Ex-Wal-Mart worker admits to spy campaign

A Wal-Mart employee, who was fired last month for intercepting a reporter's calls, says he was part of a sophisticated surveillance operation.


NEW YORK (CNNMoney.com) -- A former Wal-Mart Stores Inc. worker said he was part of a large surveillance operation that included snooping on employees, stockholders and others, according to a Wall Street Journal report Wednesday.

Security worker Bruce Gabbard was fired last month after 19 years with the company for intercepting a reporter's phone calls, the paper said.

Gabbard said he recorded the calls because he felt pressured to stop embarrassing leaks. But he said his spying activities were sanctioned by superiors.

Gabbard said that as part of the surveillance, the retailer infiltrated an anti-Wal-Mart group to determine if it planned protests at the company's annual meeting last year and deployed monitoring systems to record the actions of anyone connected to its global computer network.

Many of Gabbard's statements were confirmed by other former Wal-Mart employees, the paper said.

Wal-Mart (Charts) conducted an internal investigation of Gabbard and his group's activities, fired his supervisor and demoted a vice president over the group, the paper said.

"This group is no longer operating in the same manner that it did prior to the discovery of the unauthorized recording of telephone conversations. There have been changes in leadership, and we have strengthened our practices and protocols in this area," the company said in a statement.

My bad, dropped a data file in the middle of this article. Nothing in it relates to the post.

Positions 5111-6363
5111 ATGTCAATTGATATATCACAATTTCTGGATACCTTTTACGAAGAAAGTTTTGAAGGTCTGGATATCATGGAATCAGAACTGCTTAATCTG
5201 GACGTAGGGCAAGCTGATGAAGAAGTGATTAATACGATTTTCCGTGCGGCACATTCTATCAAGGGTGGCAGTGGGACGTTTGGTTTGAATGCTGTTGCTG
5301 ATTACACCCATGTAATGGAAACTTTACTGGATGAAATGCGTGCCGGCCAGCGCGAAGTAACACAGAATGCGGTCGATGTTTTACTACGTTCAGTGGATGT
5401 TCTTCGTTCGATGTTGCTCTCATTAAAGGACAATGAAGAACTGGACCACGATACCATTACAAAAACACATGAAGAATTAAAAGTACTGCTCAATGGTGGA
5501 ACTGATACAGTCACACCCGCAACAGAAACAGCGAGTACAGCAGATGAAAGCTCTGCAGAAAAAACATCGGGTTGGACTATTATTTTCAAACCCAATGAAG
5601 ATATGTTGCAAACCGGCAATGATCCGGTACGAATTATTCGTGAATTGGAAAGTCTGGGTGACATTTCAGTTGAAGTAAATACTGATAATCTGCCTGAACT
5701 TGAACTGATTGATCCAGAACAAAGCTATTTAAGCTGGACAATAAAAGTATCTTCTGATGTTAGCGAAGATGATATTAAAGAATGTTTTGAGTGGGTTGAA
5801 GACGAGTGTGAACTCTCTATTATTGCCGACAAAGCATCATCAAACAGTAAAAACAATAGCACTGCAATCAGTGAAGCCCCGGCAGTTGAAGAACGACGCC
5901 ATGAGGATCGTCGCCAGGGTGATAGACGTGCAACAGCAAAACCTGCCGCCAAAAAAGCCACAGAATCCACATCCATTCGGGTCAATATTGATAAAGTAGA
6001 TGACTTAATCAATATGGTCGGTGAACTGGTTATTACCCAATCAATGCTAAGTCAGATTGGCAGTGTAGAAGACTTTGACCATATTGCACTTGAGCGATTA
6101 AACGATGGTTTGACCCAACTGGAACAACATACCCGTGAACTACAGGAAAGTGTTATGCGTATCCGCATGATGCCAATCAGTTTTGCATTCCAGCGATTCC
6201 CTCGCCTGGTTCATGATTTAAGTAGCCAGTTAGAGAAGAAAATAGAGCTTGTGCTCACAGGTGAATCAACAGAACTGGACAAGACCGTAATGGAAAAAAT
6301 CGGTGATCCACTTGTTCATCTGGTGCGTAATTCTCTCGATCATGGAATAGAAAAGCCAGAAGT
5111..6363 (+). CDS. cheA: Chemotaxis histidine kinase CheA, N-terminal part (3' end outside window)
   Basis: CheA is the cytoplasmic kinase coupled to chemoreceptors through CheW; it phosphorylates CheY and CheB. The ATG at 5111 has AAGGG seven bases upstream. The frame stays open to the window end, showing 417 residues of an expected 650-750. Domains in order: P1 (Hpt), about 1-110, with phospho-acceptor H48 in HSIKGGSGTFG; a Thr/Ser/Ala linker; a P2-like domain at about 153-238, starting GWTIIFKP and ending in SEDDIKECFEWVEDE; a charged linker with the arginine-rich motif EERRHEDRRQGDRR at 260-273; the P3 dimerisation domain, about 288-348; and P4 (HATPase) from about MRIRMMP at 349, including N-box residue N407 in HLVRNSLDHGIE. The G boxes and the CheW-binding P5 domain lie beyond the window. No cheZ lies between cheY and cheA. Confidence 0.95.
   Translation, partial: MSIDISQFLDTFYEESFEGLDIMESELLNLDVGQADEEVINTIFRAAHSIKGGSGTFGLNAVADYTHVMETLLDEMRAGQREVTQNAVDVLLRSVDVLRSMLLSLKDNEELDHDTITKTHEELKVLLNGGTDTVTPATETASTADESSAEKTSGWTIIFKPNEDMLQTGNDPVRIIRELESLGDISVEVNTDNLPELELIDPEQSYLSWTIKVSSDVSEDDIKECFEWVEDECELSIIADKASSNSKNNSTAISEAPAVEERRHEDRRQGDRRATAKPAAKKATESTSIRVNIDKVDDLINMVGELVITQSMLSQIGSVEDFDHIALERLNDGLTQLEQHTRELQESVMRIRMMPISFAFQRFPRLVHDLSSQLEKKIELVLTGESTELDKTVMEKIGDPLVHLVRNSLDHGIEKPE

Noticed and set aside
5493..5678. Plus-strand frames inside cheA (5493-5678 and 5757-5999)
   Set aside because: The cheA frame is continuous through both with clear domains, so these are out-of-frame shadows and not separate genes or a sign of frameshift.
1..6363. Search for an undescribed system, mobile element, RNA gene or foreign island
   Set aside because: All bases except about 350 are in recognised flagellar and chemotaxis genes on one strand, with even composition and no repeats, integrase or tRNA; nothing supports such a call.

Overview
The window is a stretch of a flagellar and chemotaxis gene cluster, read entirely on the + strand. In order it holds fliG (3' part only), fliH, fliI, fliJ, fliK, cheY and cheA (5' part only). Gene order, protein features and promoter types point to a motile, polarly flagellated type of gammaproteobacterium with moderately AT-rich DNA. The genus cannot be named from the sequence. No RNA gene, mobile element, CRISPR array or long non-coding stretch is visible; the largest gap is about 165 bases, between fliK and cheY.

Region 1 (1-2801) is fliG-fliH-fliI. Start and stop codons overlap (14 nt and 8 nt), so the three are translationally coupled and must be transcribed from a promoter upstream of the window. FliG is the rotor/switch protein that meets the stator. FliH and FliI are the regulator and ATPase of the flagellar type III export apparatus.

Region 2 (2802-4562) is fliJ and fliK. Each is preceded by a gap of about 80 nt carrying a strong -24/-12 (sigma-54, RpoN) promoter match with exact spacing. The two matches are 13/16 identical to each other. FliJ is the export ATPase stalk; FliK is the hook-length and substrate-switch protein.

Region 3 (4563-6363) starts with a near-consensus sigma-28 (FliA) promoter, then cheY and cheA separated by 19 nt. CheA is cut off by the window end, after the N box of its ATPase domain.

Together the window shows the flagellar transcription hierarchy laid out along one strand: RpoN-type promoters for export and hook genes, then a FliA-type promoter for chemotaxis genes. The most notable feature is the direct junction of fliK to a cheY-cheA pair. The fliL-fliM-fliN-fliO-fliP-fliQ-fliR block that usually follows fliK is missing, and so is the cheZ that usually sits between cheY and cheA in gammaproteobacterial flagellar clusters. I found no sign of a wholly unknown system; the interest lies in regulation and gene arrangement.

Wal-Mart has since disconnected some systems and an internal investigation of the group's activities was launched earlier this year, the paper said citing an executive in the security-information industry.

Wal-Mart has always had strict limits on what its employees can do while at work. Store employees are prohibited from using personal cell phones on the job. And managers receive a list of email addresses and phone numbers their employees have used as well as a list of Web sites visited, the paper said citing current and former employees.

The company also limits Internet access and blocks social-networking and video sites, according to Gabbard.

"Like most major corporations, it is our corporate responsibility to have systems in place, including software systems, to monitor threats to our network, intellectual property and our people. These situations are limited to cases which are high risk to the company or our associates, such as criminal fraud or security issues," Wal-Mart said in a statement.

A U.S. attorney is investigating whether any laws were violated as a result of the phone and pager intercepts, according to the Journal.

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Market indexes are shown in real time, except for the DJIA, which is delayed by two minutes. All times are ET. Disclaimer LIBOR Warning: Neither BBA Enterprises Limited, nor the BBA LIBOR Contributor Banks, nor Reuters, can be held liable for any irregularity or inaccuracy of BBA LIBOR. Disclaimer. Morningstar: © 2014 Morningstar, Inc. All Rights Reserved. Disclaimer The Dow Jones IndexesSM are proprietary to and distributed by Dow Jones & Company, Inc. and have been licensed for use. All content of the Dow Jones IndexesSM © 2014 is proprietary to Dow Jones & Company, Inc. Chicago Mercantile Association. The market data is the property of Chicago Mercantile Exchange Inc. and its licensors. All rights reserved. FactSet Research Systems Inc. 2014. All rights reserved. Most stock quote data provided by BATS.